Kirk: 20th century Earth. "All I ask is a tall ship and a star to steer it by." You could feel the wind at your back in those days. The sounds of the sea beneath you. Even if you take away the wind and the water, it's still the same. The ship is yours. You can feel her. And the stars are still there, Bones.

Dr. Richard Daystrom: It wasn't a deliberate act. M-5's analysis told it it needed a new power source. The ensign simply got in the way.
Kirk: How long before all of us simply get in the way?

McCoy: Please, Spock, do me a favor and don't say it's fascinating.
Spock: No. But it is... interesting.

McCoy: That thing is a danger to us all. Now find some way to shut it off.
Dr. Richard Daystrom: You can't understand. You're frightened because you can't understand it. I'm going to show you. I'm going to show all of you. It takes 430 people to man a starship. With this, you don't need anyone. One machine can do all those things they send men out to do now. Men no longer need die in space or on some alien world. Men can live and go on to achieve greater things than fact-finding and dying for galactic space, which is neither ours to give or to take. You can't understand. We don't want to destroy life. We want to save it.

Dr. Richard Daystrom: Nothing can hurt you. I gave you that. You are great. I am great. 20 years of groping to prove the things I'd done before were not accidents. Seminars and lectures to rows of fools who couldn't begin to understand my systems. Colleagues... colleagues laughing behind my back at the boy wonder and becoming famous, building on my work. Building on my work.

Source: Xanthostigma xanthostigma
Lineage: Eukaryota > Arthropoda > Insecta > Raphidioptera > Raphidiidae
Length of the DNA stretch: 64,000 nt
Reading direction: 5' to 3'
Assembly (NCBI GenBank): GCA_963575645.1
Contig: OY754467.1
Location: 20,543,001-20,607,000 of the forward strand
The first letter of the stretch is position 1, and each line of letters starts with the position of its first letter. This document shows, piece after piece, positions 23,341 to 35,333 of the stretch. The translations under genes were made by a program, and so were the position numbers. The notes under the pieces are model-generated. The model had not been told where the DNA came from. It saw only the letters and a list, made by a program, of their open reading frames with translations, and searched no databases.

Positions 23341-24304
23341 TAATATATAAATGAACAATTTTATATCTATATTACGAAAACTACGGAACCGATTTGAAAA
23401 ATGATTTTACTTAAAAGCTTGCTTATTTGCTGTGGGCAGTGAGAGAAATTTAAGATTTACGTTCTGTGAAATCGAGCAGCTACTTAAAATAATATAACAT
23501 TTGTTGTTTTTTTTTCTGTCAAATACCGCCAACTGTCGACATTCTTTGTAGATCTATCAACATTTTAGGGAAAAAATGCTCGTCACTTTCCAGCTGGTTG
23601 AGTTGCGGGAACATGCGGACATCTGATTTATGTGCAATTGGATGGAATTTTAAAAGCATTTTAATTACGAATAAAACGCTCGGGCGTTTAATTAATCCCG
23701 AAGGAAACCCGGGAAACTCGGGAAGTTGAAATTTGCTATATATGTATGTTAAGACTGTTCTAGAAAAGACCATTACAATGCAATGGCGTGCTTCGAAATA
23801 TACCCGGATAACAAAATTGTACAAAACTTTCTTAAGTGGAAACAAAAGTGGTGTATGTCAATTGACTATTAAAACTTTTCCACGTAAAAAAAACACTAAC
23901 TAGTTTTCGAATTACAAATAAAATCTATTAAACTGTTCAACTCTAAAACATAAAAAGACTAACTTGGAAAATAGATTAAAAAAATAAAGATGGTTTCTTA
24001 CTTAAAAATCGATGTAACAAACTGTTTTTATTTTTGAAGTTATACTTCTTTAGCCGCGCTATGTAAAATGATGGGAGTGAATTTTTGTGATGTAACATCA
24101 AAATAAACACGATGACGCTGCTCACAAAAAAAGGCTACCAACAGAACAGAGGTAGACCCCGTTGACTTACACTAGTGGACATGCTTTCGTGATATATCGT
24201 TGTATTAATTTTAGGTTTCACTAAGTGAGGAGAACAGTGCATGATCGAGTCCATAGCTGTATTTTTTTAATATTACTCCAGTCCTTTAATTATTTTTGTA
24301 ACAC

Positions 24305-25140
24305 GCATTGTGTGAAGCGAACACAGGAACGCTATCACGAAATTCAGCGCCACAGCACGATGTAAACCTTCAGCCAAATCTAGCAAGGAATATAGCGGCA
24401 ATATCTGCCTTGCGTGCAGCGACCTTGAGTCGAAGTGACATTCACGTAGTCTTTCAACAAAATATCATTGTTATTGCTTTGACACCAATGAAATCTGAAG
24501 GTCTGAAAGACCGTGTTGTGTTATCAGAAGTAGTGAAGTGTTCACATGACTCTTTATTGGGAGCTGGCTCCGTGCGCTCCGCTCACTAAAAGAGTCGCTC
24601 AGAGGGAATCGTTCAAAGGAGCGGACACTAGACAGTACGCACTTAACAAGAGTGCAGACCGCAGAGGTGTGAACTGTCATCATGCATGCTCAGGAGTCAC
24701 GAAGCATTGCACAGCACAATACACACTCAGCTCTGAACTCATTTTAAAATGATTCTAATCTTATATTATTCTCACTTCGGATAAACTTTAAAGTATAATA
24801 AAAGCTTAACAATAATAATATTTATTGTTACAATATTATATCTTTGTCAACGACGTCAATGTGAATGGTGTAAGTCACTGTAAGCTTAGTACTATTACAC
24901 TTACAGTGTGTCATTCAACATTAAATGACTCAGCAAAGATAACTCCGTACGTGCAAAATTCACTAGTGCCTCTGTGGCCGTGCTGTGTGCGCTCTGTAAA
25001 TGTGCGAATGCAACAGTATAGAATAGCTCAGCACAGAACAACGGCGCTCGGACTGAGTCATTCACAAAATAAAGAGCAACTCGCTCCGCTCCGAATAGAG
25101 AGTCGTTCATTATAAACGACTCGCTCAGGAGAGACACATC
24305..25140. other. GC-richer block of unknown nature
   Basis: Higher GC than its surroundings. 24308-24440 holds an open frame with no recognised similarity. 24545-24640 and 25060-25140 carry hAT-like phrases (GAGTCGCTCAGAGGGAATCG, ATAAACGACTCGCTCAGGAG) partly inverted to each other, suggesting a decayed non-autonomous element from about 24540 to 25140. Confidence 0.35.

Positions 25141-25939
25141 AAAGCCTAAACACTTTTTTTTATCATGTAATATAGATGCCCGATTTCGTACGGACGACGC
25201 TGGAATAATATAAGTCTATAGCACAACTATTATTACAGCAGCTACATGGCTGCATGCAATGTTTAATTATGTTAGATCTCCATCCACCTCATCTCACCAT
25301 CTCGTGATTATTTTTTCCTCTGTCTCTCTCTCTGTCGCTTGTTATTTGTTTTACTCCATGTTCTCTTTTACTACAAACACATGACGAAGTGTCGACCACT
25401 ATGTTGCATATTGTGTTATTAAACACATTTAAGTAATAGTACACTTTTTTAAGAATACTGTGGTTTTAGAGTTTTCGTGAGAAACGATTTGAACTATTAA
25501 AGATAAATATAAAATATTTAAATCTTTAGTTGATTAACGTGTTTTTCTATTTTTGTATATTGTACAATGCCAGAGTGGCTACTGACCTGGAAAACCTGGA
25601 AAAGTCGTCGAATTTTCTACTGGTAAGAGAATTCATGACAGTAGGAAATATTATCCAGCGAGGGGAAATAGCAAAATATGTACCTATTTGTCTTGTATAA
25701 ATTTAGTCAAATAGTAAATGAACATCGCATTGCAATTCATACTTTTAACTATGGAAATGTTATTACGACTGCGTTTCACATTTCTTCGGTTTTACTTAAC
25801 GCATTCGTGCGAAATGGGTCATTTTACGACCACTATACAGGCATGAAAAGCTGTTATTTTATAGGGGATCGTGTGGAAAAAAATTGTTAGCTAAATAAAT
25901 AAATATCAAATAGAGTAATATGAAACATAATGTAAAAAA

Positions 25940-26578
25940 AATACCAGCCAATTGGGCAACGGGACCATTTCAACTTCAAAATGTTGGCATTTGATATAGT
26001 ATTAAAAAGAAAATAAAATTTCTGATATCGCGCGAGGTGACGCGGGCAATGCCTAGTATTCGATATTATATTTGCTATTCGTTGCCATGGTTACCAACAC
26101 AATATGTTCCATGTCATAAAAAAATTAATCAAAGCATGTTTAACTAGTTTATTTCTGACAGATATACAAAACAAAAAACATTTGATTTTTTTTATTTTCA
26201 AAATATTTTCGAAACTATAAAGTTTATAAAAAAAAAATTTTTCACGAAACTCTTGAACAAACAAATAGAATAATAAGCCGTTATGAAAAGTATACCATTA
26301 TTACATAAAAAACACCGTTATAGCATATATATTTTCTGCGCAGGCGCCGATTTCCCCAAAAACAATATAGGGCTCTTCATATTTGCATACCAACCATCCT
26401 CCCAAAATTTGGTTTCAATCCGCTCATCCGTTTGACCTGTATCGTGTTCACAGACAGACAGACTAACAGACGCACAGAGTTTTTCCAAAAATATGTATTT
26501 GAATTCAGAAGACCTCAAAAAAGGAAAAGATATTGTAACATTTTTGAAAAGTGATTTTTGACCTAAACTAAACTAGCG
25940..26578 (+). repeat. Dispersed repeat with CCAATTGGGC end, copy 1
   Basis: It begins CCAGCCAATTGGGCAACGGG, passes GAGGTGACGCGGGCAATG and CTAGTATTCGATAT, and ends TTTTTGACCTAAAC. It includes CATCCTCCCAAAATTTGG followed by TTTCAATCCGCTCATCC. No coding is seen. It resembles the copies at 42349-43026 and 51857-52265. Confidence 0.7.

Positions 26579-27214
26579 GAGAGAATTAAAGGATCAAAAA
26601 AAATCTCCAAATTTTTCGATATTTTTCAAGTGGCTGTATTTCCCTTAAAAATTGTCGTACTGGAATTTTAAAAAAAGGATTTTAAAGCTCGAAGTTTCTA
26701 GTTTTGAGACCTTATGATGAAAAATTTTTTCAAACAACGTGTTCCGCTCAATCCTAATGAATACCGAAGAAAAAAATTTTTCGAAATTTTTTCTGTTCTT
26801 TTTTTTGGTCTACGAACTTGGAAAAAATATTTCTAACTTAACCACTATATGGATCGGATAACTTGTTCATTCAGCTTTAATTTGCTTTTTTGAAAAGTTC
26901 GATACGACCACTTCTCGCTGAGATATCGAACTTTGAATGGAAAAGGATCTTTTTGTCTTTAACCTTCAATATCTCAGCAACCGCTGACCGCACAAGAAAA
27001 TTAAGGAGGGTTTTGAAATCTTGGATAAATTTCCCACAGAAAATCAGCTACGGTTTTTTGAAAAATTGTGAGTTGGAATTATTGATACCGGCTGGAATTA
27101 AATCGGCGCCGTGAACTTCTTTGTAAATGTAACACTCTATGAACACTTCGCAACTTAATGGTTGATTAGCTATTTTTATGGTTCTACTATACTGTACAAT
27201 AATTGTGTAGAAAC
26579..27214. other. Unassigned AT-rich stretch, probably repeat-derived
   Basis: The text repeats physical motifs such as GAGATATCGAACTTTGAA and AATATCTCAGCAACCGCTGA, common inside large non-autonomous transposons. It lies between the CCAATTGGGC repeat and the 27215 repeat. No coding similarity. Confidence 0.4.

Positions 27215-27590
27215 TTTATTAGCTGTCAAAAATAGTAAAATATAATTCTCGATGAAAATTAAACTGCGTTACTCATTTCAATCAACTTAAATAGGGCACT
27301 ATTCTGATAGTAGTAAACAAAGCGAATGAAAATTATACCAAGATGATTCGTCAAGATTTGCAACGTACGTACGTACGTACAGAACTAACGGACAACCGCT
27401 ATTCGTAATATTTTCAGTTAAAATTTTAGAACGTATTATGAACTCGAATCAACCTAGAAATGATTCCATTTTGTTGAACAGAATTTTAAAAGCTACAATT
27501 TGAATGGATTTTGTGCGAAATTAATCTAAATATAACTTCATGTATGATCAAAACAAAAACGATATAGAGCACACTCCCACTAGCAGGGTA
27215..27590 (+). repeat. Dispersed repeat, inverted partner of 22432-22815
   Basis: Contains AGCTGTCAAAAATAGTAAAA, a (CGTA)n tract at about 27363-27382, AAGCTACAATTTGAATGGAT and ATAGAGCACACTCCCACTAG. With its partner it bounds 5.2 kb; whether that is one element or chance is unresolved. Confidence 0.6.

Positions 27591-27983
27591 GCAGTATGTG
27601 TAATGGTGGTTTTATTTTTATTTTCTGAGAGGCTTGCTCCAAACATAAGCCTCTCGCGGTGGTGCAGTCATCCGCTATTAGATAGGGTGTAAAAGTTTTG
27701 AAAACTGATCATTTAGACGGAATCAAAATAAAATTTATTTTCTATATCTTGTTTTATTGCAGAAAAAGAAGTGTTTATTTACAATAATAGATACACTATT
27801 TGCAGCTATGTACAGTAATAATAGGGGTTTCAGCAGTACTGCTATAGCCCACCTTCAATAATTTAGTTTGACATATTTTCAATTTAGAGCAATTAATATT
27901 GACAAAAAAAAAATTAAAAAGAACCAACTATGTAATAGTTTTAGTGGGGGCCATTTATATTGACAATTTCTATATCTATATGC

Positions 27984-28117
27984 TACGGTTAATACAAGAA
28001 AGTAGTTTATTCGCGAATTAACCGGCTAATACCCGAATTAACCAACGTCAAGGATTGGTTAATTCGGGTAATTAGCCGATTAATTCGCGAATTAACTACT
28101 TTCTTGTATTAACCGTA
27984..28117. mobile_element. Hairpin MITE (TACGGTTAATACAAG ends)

Spock: Commodore Wesley is a dedicated commander. I should regret serving aboard the instrument of his death.

McCoy: Compassion. That's the one thing no machine ever had. Maybe it's the one thing that keeps men ahead of them. Care to debate that, Spock?
Spock: No, Doctor. I simply maintain that computers are more efficient than human beings, not better.
McCoy: But tell me, which do you prefer to have around?
Spock: I presume your question is meant to offer me a choice between machines and human beings, and I believe I have already answered that question.
McCoy: I was just trying to make conversation, Spock.
Spock: It would be most interesting to impress your memory engrams on a computer, Doctor. The resulting torrential flood of illogic would be most entertaining.



Episode References
The Excalibur is the third of four Constellation-class starships that are destroyed during the course of the original series.



Analysis
What Changed in the Remastered Version
Along with the usual HD improvements, the episode receives a major overhaul. New footage of the space station is included in the opening sequence, along with another Constellation-class ship docked. The Woden is completely redesigned. The four Constitution-class starships are substantially remastered and differentiated during the attack on the Enterprise. New exterior phasers shots are shown of the M-5 opening fire on the attacking ships. A closeup shot of the Lexington is featured right before Wesley orders the final assault.



Other Episode Crew

CreatorGene Roddenberry
Executive ProducerGene Roddenberry
ProducerGene L. Coon
CastingJoseph D'Agosta
Costume DesignerWilliam Ware Theiss
Make-upFred B. Phillips
Property MasterIrving A. Feinberg
OtherHerbert F. Solow (Executive in Charge of Production)
Director of PhotographyGerald Perry Finnerman
Art DirectorWalter M. Jefferies
Special EffectsJames Rugg
Main Title ThemeAlexander Courage
 
Warning: Star Trek season 2 episode 24 guide may contain spoilers